Network to bring counseling to the deaf

The Nebraska Information Technology Commission has awarded $25,000 to help

establish a videoconferencing network to get mental health services to hearing-impaired

people.

The state has "not one psychiatrist who can directly treat a deaf person,"

said Peg Goeschel, mental health specialist for the Nebraska Commission

for the Deaf and Hard of Hearing. The therapists are not trained to communicate

with people with hearing impairments, and they have not been educated about

deaf culture, she said.

"That makes it very difficult for [hearing-impaired people] to explain their

problems to the psychiatrist," Goeschel said.

The videoconferencing network also will make it possible to get mental health

services to parts of the state where there are no trained therapists at

all.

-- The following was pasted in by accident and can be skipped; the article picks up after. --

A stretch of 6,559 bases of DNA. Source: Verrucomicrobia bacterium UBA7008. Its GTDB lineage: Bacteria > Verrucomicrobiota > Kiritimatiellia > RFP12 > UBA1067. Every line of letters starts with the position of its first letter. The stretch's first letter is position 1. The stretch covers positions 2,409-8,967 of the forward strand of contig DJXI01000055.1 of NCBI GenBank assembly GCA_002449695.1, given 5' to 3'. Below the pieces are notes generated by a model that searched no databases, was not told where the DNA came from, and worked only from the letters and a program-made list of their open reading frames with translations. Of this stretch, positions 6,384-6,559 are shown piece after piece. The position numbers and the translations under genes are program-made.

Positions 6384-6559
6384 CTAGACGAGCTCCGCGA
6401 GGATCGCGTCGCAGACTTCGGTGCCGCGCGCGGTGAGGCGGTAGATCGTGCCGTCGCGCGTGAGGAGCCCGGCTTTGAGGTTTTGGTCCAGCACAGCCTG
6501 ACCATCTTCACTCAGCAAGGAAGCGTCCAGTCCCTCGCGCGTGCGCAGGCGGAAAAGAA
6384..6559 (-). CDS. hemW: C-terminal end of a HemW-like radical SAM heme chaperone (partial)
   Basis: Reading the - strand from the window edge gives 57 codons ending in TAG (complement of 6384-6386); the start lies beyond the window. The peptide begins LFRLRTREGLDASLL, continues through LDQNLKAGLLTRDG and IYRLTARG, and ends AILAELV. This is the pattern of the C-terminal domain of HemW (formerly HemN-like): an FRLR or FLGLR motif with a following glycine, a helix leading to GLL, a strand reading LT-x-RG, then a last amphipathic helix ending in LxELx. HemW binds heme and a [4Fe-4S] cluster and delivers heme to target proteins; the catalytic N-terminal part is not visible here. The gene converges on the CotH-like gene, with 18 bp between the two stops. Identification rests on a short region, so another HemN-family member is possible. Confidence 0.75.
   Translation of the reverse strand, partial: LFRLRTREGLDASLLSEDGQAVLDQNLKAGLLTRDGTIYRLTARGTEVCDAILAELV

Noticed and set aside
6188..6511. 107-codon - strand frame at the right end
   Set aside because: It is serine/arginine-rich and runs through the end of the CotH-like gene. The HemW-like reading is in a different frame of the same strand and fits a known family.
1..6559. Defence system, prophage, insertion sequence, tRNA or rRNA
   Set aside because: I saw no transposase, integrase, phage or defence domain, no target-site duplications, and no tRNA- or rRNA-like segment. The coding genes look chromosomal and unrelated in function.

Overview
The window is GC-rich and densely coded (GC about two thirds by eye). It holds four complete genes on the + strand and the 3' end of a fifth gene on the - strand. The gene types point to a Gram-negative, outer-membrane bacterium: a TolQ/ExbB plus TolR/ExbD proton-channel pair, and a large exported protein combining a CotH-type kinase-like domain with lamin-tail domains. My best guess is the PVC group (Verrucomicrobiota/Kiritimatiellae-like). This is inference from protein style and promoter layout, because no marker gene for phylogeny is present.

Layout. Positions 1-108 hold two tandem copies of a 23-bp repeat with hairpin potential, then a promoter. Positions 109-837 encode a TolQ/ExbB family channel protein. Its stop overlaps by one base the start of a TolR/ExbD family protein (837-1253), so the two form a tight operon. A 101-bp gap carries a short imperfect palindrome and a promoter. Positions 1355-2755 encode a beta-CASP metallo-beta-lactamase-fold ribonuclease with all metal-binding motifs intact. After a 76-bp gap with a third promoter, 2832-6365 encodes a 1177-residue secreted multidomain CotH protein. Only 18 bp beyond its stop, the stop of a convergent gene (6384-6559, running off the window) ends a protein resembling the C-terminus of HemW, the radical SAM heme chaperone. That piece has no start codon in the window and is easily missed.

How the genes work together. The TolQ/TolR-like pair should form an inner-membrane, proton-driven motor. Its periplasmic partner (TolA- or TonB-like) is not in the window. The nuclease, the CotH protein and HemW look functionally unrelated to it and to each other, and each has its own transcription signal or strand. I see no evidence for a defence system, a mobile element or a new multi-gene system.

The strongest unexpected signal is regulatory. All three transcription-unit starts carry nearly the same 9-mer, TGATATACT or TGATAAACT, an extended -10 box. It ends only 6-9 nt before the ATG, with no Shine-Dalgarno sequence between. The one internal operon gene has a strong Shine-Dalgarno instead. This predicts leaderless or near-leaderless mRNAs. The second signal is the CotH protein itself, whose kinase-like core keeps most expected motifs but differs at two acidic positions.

To use the network, therapists will come to commission offices, and staff

members will link remote clients with the therapists and provide interpreters.

The network also will be used to train interpreters around the state and

for in-house training of commission staff members.

Eventually it will become part of a statewide telehealth network for

people who have hearing impairments, and other government agencies will

be able to use the network for teleconferencing and to provide other services.

Demands from courts, hospitals and other organizations over the past two

years for mental health services alone has increased "like you wouldn't

believe," Goeschel said. Other states provide remote counseling for hearing-impaired

people, she said, but usually through computers. The Nebraska network is

believed to be the first that offers statewide videoconferencing.

Robinson is a freelance journalist based in Portland, Ore.

About the Author

Brian Robinson is a freelance writer based in Portland, Ore.

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